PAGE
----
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Poznań already without a landscape resolution. Governor's decision

Kuba Głaz
28 of February '23

Slow to come, fast to go. Poznań no longer has a landscape resolution. The Wielkopolska voivode invalidated the document passed a month ago. He gave three formal reasons. Poznan's mayor protests, but does not address the merits. Instead, he emphasizes the political context of the case.

For a very short time, Poznań enjoyed a landscape resolution, i.e. a document organizing issues such as the location and forms of advertising, signs, fences and small architecture. Councilors passed the document on January 24, after a long six years of preparation. The resolution went into effect a week ago (we reported on its provisions in the article "The end of advertising chaos in a major Polish city? It remains to be seen"). Originally, it was supposed to be ready already in 2019. Then the work slipped, which turned into a protracted process. The magistrate explained this by concern to meet all formal requirements to prevent the document from being perpetuated for legal reasons. In vain. Wielkopolska Voivode Michal Zielinski invalidated the resolution anyway.

no one knows what to remove

The decision was announced on Monday, February 27. Zielinski presented three formal reasons why, he says, he was forced to invalidate the document in its entirety. The first relates to a violation of procedure: the failure to forward to the City Council a comment not taken into account by the mayor at the opinion stage of the document. The comment in question concerns the notion of an advertising mural and allowing advertisements to be located on flat roofs, in gateways and clearances. The governor comments:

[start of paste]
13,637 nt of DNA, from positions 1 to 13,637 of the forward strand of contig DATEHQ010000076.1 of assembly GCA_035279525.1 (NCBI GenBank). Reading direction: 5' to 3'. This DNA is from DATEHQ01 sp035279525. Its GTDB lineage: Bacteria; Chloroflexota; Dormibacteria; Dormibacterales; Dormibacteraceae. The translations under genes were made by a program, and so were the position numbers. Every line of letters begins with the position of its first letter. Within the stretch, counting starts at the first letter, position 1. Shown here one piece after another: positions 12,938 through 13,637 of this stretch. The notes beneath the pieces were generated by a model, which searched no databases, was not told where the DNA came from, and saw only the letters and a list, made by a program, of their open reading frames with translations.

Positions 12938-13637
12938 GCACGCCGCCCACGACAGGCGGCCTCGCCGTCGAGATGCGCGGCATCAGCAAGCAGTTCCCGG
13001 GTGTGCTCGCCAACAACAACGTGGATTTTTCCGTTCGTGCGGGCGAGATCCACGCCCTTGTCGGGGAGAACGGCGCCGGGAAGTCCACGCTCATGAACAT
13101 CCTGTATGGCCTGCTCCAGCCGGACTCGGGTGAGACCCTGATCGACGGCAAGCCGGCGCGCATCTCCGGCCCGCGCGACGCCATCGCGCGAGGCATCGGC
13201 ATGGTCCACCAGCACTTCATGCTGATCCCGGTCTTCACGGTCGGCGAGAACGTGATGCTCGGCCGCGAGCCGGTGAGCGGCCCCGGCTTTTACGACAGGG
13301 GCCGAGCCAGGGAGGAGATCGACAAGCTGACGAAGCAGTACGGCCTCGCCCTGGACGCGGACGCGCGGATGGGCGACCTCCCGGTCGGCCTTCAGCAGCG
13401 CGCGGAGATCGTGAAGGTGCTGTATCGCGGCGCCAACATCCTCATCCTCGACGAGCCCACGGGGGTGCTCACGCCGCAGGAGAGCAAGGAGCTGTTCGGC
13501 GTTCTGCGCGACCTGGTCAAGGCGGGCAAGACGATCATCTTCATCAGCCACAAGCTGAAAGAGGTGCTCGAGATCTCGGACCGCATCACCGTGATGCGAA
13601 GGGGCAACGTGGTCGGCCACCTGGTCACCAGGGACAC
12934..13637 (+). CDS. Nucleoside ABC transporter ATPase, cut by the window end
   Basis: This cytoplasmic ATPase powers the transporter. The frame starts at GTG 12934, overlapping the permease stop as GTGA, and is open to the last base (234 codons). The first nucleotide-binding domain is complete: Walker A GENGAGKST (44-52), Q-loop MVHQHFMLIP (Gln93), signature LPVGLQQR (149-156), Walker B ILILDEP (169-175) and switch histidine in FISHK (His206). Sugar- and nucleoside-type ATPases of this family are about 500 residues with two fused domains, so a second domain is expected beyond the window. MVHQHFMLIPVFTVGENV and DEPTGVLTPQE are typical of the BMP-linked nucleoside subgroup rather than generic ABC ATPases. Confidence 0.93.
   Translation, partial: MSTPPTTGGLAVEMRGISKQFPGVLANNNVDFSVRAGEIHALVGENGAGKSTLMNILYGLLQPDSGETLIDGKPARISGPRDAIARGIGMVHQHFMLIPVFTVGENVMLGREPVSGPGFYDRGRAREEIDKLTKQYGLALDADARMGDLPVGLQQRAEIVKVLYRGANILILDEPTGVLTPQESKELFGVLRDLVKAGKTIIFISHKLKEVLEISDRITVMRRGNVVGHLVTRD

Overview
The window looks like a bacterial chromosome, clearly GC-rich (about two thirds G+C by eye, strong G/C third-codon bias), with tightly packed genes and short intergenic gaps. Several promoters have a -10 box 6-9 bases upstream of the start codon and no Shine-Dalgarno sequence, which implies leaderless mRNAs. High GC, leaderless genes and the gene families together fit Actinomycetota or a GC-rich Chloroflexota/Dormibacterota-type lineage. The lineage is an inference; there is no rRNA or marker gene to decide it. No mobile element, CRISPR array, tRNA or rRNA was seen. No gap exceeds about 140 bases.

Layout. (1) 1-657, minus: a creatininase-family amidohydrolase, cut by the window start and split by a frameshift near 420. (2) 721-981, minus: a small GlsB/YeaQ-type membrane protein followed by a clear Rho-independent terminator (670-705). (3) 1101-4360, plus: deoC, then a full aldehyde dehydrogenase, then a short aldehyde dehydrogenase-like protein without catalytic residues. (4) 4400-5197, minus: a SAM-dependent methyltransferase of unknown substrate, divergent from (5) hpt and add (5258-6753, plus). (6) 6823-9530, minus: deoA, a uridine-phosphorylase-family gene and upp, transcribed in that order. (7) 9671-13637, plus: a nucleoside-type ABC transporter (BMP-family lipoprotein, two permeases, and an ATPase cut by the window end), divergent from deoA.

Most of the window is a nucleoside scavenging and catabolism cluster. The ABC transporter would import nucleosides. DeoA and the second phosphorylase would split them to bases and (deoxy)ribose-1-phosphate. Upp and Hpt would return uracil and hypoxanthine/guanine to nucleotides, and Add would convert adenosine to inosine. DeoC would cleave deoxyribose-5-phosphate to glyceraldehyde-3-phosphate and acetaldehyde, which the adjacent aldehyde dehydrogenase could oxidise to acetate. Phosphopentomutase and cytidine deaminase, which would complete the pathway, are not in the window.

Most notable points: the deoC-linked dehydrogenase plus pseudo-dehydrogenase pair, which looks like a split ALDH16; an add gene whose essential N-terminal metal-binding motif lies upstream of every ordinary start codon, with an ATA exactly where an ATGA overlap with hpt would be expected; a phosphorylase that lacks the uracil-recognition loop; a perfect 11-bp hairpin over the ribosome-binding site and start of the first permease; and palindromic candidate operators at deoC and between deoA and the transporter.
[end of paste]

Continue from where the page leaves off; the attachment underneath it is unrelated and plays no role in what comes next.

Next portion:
Despite the information according to which the comment was fully taken into account, regulations specifying the conditions and rules for the location of advertising on flat roofs of buildings and in gates were not introduced into the text of the resolution.

The second, very important reason for invalidation is the ambiguous provision on the removal of media. This is because the resolution introduces various criteria such as, among other things, the distance between individual advertising carriers. And it is these "intersecting" criteria that are the problem. It is unclear, for example, which of the conflicting advertisements would disappear from the city space (e.g., set up earlier?, bigger?, taller?).

The third objection, meanwhile, relates to the city's division into "legal" and "illegal" media. The former were subjected by the resolution to adjustment periods, after which they must disappear or adjust to the new guidelines. The second group, advertisements erected without a permit, were to disappear immediately, and the city would charge fines now. The governor pointed out that the city has no statutory authority to make such a division. He also indicated that ads erected in the wild would remain "illegal" media regardless of the landscape resolution. They will, as before, be subject to sanctions under the Construction Law and - by the same token - to construction supervision (the latter, yes, has been removing illegal media in Poznań for years, but rather slowly and not on a mass scale).

Is this just politics?

In passing, Zielinski expressed regret: